Sunday, December 20, 2009

AC Combat: Healing, Dice-Based Damage

More on AC combat, including the dice-based damage option

Healing
Healing time varies depending on the wound level, with each level having its own cost in time. This time can be modified up or down depending on the kind of game being run. Natural healing (with rest) for Death's Door is two weeks; for Bloody Heap- one week; for Cut Up- three days; for Injured- one day; for Hurt- twelve hours; and for Grazed- two hours. Medical Treatment can cut this time in half-- being heavily active can increase it.

Characters with first aid can reduce wound levels for the first three states (Grazed, Hurt and Injured) with a check on the fly. More advanced medicine (like field surgery) can reduce these states by two levels or one level for Cut Up and above. Magical healing can do the same. Generally these kinds of emergency interventions or applications to reduce wound levels immediately can only be applied once. So you can't try to further reduce through multiple applications of magic or even by combining magic and advanced medical treatment. The GM has the right to modify these times and restrictions depending on the campaign frame.

Abilities which have been temporarily knocked out or disabled by damage return at the rate of one per hour resting; half that time with healing or medical attention and double that time if the character remains active. These are bruises, stiffness and funny bone injuries which can fairly quickly recover. Other kinds of damage of effects will be assigned a recovery time by the the GM depending on the severity and the overall damage the character has taken.

Death and the Character
Once a character gets to Death's Door, the GM should begin having them make Physical Checks to remain conscious. The difficulty should be based on what the character is attempting to do. Generally, characters at this state can move or act, but with constant checks. Some characters may have abilities which help them resist pain, perhaps negating some of the action penalties, but they still need to make checks against passing out from the damage.

If a character takes a wound pushing them over the threshold of Death's Door, they should go unconscious unless they can narrate a strong argument against it and make some amazing pulls. At this point, the character needs to make physical checks against death. The GM has two options here-- depending on the nature of the game. Have the player make checks every round or else have them make one check now and others if they take further damage. Other players may spend an action stabilizing dying characters to keep them from having to make death checks. A character who misses such a check dies and the rest of the party gets their stuff.

Note that these rules generally apply to PCs-- NPCs have less leeway and the GM may put the thumbs up or down for them depending on the story.

Killing PCs (A GM's Topic)
The style of campaign ought to determine how easily death comes for the PCs. Action Cards does require a significant investment in character creation, so killing a PC has both in game and out of game consequences. My generally rule of thumb is that I have more leeway to kill PCs if they've walked into the situation with eyes wide open. If the plot or other circumstances have forced or railroaded them into the deadly place, then I give more leeway or apply other consequences. The death of a PC ought to be a momentous occasion or have dramatic impact.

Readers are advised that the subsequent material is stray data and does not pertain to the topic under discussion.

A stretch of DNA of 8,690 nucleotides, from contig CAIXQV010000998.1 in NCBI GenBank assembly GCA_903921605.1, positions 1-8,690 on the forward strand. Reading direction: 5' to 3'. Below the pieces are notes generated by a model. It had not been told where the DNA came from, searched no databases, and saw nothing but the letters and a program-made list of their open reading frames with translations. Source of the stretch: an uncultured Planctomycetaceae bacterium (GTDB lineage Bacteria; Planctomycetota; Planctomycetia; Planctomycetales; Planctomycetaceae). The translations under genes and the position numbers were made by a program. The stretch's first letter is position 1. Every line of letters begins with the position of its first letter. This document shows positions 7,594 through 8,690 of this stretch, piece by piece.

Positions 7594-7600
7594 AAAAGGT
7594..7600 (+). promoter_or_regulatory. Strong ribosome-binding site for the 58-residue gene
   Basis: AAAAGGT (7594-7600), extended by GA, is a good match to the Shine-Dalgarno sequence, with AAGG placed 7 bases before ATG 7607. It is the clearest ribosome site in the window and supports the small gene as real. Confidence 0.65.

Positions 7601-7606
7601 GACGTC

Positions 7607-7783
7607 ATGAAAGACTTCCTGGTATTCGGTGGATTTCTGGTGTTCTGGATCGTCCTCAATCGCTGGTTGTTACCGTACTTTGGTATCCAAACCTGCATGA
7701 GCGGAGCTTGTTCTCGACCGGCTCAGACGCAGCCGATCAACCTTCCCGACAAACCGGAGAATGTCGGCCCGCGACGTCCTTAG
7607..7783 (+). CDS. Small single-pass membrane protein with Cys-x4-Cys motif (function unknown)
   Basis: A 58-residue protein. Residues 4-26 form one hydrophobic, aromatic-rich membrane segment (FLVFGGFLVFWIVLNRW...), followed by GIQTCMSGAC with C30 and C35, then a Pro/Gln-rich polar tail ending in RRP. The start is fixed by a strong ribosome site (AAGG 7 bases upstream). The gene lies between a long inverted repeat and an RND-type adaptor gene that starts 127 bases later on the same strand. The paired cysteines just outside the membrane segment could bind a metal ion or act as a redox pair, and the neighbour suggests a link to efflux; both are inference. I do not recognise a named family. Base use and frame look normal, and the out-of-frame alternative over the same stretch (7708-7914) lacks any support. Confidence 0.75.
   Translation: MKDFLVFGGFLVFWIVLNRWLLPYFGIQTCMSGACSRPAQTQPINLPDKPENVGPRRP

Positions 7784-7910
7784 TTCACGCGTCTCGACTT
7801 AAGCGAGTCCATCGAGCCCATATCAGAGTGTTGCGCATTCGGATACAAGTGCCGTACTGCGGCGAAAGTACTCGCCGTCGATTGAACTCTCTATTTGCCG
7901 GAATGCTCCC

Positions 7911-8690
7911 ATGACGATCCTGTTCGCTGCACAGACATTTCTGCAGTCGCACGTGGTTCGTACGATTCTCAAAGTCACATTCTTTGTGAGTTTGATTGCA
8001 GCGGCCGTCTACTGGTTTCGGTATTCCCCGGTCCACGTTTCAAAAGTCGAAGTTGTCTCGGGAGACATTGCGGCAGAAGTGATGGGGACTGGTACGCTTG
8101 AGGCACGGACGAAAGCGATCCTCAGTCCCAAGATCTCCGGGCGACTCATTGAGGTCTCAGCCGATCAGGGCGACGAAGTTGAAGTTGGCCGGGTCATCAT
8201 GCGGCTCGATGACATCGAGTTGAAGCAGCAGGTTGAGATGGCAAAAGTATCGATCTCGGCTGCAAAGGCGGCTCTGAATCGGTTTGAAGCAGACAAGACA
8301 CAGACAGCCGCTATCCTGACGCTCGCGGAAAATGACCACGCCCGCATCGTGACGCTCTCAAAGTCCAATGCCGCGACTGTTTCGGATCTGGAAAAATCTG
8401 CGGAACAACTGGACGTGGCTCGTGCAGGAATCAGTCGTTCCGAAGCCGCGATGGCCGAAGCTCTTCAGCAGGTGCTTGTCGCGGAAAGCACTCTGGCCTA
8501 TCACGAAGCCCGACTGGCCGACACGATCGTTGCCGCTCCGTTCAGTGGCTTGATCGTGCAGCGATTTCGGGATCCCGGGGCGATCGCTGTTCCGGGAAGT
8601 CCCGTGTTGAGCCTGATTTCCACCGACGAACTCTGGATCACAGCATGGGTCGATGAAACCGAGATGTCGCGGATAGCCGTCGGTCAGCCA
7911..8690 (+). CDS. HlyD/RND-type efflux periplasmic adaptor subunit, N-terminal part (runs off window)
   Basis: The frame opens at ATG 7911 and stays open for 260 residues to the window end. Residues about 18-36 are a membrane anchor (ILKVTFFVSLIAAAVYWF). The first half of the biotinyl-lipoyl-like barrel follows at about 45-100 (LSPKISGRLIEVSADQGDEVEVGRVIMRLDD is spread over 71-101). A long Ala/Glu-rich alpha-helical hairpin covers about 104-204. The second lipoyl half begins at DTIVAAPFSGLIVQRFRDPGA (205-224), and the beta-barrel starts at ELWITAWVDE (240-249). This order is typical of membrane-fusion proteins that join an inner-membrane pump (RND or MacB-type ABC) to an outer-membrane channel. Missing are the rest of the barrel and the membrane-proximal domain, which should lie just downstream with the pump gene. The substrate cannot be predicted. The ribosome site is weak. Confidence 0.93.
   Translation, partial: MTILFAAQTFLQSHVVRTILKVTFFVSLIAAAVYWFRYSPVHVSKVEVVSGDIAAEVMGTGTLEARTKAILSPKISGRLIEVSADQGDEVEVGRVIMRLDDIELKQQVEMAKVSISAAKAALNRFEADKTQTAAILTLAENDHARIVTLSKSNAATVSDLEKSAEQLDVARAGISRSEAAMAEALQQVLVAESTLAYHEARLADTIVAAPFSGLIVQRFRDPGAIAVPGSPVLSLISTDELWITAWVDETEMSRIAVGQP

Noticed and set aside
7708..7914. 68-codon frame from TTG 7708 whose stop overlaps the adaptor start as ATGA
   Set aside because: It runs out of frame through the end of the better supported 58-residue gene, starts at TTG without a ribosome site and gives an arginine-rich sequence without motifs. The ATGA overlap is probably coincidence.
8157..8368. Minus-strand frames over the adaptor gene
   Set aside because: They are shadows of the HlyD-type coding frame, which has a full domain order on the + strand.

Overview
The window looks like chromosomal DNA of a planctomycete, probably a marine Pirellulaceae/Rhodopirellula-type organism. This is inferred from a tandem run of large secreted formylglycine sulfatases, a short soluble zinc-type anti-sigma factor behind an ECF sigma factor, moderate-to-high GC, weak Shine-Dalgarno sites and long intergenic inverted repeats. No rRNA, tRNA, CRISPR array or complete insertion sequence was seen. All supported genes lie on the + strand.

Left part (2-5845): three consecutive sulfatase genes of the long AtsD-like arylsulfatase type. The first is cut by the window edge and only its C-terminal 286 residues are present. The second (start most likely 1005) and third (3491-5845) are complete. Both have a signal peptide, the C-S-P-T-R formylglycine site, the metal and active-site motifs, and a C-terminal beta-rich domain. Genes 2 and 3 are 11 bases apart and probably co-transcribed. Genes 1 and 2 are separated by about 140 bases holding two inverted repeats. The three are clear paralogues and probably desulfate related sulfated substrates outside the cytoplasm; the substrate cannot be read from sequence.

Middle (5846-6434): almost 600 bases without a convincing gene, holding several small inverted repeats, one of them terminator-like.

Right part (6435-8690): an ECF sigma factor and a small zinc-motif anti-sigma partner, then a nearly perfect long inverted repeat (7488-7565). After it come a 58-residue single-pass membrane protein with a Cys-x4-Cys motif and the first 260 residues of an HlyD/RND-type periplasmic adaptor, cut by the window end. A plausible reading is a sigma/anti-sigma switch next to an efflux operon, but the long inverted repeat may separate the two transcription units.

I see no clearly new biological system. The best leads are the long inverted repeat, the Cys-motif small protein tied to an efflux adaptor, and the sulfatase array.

But the real trick is that killing a PC isn't the worst thing you can do to them. Players who get to these deathly states under their own power can suffer a variety of other consequences: loss of limbs, horrible scars, loss of equipment, failure in their goals, deaths of NPCs, reduction of valuable resources and so on. Abilities may suffer longer term loss until the character recovers from the horrific damage they have taken. They may suffer limited mobility while recovering. Characters may not ever recovering or have to spend points to “buy off” their death. Another option you may want to give players is the accumulation of “bad stuff” against them for having cheated death. This bad stuff acts against them, with the GM applying the whims of bad luck against them in the future-- if someone randomly gets targeted, it will be the character with bad stuff. Or more mechanically, the GM gets a free drama point (or points) to apply against the character each session until some benchmark is passed or points have been paid.

Killing them is easy, making them suffer is artful.

DICE-BASED DAMAGE (DETAILED, OPTIONAL)
Some campaigns require a slightly more detailed system for damage-- combat heavy games or those wanting a like more precision. These options bring dice into the game, but for a narrow section of resolution. Action Cards focuses on ownership of actions, and allowing the players to roll for their own damage in a detailed way allows that.

In this system, characters do not have wound levels, but instead have wound points. Each character begins with twelve wound points (WP); extra wounds may be bought at a cost of five points for two wounds-- up to a maximum of 24 WP. When characters successfully make an attack, they roll damage using d10's. Weapons have a class (light, medium or heavy) used with detailed initiative. They also have a set number of wounds they inflict and a number of dice they roll for possible additional wounds. So a broadsword has the following stats:

*Broadsword (Medium): 4 Wounds +4 dice

Armor, on the other hand, also has a class (light, medium, heavy) which affects defense rolls (see Defense Types and Limits, above). It also has the number needed to roll to do damage against that armor as well as a damage resistance value which subtracts from damage done. So Full Fitted Chain has the following stats:

*Full Fitted Chainmail (Medium): 7+ Damage DR2

When the swordsman hits, he rolls four dice, trying to get a four or better on those dice. So if the attacker rolls 3, 3, 7, 9 on the dice, a total of 6 WP will be done-- minus 2 for the DR of the armor, resulting in 4 damage done. If the attacker rolled 3, 3, 4, 5 then a total of 4 WP will be done (from the base damage of the weapon)-- again minus 2 for the DR of the armor, resulting in 2 damage done.